CARLSON:  Barack Obama has made a number of people faint, some of them even, I suspect, in the press corps.  The press has been pretty good to Barack Obama.  The question is, has he returned the good feelings?  Some reporters who cover Obama have been claiming—been complaining lately they are being shut out. 

Well, joining us now is someone who would know for certain, from Columbus, Ohio, “The Chicago Sun’s” Lynn Sweet, who’s covered Obama for a long, long time. 

Lynn, thanks for coming on. 

LYNN SWEET, CHICAGO SUN-TIMES:  Thank you.  I’m in Cleveland right now. 

CARLSON:  You’re in Cleveland.  All right.  But you’re in Ohio.  Good for you. 

SWEET:  You said Columbus. 

CARLSON:  So—I mean is—the press famously has generated a lot of positive Barack Obama stories.  But is the Obama campaign as tough on the press as the Hillary Clinton do you think? 

SWEET:  Well, most of my experience is—you know I spend most of my time in Obama world.  I think what you’re seeing is—and also I’m not necessarily advocating the premise, because this is an enormous sprawling campaign with all kinds of reporters.  People have very, very different needs.  And what you have now, though, Tucker, is a very new dynamic.  A much bigger stake dynamic.  And there is something that the Obama campaign, I think, is wrestling with some of these very significant questions about access and about how much time that Senator Obama gives local press and national press, print press and TV press. 

I think that it looks like that he may well be on his way to winning the nomination that these questions take on much more of an impact. 

CARLSON:  Well.. 

SWEET:  And I do think that his campaign is also wrestling with this because they are aware that some reporters have some concerns out there.  But I do think that they are (INAUDIBLE) figure out. 

CARLSON:  OK.  Well, how about this.  Let’s just be—as straightforward as we can be.  Can you get close to the candidate?  Can you ever ask him questions?  Do you get your calls returned by the campaign?  Do they treat you with respect? 

SWEET:  Well, you know, I’ve been around.  I’m a beat reporter.  I’ve been covering Obama for years.  And I always kind of explain it. 


SWEET:  It’s kind of like a marriage.  I’m not going anywhere and they are not going anywhere.  And I do have the advantage of working for the “Chicago Sun-Times,” which is the hometown paper.  So, sure, I get calls returned.  It’s not everyone who’s is in this same kind of position. 

What you do have is—it isn’t like it was when you started out.  When I started covering Barack Obama back in the day, there was no Secret Service.  If you—I all the time just went up to him in Capitol Hill or wherever and talked to him.  Once you even had Secret Service come in last year that already created some distance.  I know that Senator Obama and his staff isn’t crazy about reporters following him around on a rope line.  That has been a fertile source of stories for people or catching him, you know, on a flight to get questions answered.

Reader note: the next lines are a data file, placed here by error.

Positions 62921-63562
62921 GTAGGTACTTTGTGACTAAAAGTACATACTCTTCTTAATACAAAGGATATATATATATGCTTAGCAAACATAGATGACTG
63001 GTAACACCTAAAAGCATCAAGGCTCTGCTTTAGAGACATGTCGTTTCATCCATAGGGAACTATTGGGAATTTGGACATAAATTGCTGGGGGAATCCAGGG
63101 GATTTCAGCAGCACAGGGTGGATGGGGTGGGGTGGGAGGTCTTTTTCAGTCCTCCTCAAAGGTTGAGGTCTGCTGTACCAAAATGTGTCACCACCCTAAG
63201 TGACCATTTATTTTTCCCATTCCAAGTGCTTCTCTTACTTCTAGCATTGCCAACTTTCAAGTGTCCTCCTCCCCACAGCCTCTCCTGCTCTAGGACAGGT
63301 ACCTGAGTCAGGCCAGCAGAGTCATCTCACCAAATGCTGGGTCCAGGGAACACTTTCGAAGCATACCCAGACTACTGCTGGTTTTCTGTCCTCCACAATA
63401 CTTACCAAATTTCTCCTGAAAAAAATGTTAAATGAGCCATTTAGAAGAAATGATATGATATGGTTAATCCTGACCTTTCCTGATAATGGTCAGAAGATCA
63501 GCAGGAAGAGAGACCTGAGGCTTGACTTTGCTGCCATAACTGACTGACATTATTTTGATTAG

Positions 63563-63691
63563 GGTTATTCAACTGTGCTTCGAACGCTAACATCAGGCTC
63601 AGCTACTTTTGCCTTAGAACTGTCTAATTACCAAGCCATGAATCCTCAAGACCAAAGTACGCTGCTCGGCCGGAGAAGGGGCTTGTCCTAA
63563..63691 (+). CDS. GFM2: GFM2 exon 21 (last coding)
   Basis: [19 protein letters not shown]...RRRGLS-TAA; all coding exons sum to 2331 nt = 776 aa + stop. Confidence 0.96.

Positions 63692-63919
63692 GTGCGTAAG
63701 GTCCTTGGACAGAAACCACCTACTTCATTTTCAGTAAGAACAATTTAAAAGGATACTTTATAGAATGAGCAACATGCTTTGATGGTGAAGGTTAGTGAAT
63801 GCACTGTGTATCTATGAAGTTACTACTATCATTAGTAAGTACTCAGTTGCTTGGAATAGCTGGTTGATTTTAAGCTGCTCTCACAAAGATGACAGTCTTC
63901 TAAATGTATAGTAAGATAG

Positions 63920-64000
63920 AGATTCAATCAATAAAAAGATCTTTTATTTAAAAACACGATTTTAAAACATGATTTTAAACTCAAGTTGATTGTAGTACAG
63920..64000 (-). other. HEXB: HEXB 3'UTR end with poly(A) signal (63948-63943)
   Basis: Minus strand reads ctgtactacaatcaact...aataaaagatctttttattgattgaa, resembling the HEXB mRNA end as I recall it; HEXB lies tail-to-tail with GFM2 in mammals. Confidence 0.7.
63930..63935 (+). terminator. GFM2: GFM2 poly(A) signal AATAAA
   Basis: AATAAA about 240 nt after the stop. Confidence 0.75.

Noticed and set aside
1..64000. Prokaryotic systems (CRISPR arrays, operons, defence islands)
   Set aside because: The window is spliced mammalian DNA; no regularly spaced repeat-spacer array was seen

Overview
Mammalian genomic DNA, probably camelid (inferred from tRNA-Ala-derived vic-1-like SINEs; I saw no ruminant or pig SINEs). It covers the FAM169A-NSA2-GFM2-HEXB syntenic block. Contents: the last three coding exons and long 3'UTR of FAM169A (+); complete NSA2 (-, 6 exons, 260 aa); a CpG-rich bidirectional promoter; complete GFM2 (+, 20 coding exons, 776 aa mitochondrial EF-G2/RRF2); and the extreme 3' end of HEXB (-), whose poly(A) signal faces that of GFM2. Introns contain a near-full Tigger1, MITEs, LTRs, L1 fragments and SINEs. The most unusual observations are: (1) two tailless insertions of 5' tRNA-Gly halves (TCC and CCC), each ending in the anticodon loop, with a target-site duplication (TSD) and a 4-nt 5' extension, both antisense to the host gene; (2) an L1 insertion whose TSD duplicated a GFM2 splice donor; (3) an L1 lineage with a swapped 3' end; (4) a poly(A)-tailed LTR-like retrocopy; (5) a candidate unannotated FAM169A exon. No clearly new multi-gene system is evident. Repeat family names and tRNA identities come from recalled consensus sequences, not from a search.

I think, you know, that is something that’s being worked out.  Look, I got one of my biggest scoops of the campaign season, you know, everything is relative, when he was working the rope line and somebody asked him if Oprah Winfrey was going to campaign for him.  And I just happened to be there with my videotape rolling and he kind of—you know, he said yes.  And it was—and he shot me a look. 

So I think, you know, there’s different concerns such as working on the rope line.  He’s had availability.  There is one today.  There were, I think, two earlier in the week.  You know, does he come back on the plane and schmooze and just let it hang out?  No.  Would reporters love him to be more accessible that way?  Sure.  As this gets into an even bigger stakes phase of the campaign, do I think that the campaign is working about some kind of accommodation?  I do think so. 

CARLSON:  Is—Lynn, is he getting a lot of questions about the Rezko trial that starts next week? 

SWEET:  Well, see, that’s interesting.  I didn’t—I was not at his press availability today.  I know another press availability I’d been, he has not.  And the Rezko trial, this is this Chicago wheeler dealer who is on trial for corruption charges.  He’s the man who sold—he and his wife sold a slice of land on a lot adjacent to the Obama house.  And whether—one of the things that is—has been a constant question on the part of the Chicago papers is why Obama does not sit down for a thorough interview on this. 

I know our investigative reporters of the “Sun-Times” have put in a request and I think others have.  And—you know, this is an area for kind of looking at the multi-faceted press relations that the Obama campaign has.  This is a place, Tucker, yes, where I would put in the minus, because the reporters who are investigating this would like to talk to him because they know the story the best and has the. 


SWEET:  I had not heard a lot of Rezko questions when I’ve been around Obama just with the general traveling press corps. 

CARLSON:  Right.  I suspect that will change soon. 

Lynn Sweet on the road, “Chicago Sun-Times”. 

SWEET:  Well, the trial—the trial is starting. 

CARLSON:  The trial is starting next week. 

Talk to you later.  Thanks a lot, Lynn. 

SWEET:  Thank you so much.